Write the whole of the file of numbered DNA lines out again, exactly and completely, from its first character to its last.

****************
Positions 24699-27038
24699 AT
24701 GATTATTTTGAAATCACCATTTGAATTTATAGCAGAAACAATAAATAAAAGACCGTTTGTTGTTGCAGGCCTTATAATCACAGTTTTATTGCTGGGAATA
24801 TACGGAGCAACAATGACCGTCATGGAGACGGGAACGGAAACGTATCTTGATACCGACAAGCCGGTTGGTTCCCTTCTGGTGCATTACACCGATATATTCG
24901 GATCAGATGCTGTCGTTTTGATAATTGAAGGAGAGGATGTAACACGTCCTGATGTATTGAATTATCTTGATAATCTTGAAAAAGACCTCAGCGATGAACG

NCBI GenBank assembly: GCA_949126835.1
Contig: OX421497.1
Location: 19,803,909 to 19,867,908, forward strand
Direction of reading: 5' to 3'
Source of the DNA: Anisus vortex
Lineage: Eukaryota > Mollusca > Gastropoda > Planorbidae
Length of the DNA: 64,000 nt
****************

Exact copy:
Positions 24699-27038
24699 AT
24701 GATTATTTTGAAATCACCATTTGAATTTATAGCAGAAACAATAAATAAAAGACCGTTTGTTGTTGCAGGCCTTATAATCACAGTTTTATTGCTGGGAATA
24801 TACGGAGCAACAATGACCGTCATGGAGACGGGAACGGAAACGTATCTTGATACCGACAAGCCGGTTGGTTCCCTTCTGGTGCATTACACCGATATATTCG
24901 GATCAGATGCTGTCGTTTTGATAATTGAAGGAGAGGATGTAACACGTCCTGATGTATTGAATTATCTTGATAATCTTGAAAAAGACCTCAGCGATGAACG

NCBI GenBank assembly: GCA_949126835.1
Contig: OX421497.1
Location: 19,803,909 to 19,867,908, forward strand
Direction of reading: 5' to 3'
Source of the DNA: Anisus vortex
Lineage: Eukaryota > Mollusca > Gastropoda > Planorbidae
Length of the DNA: 64,000 nt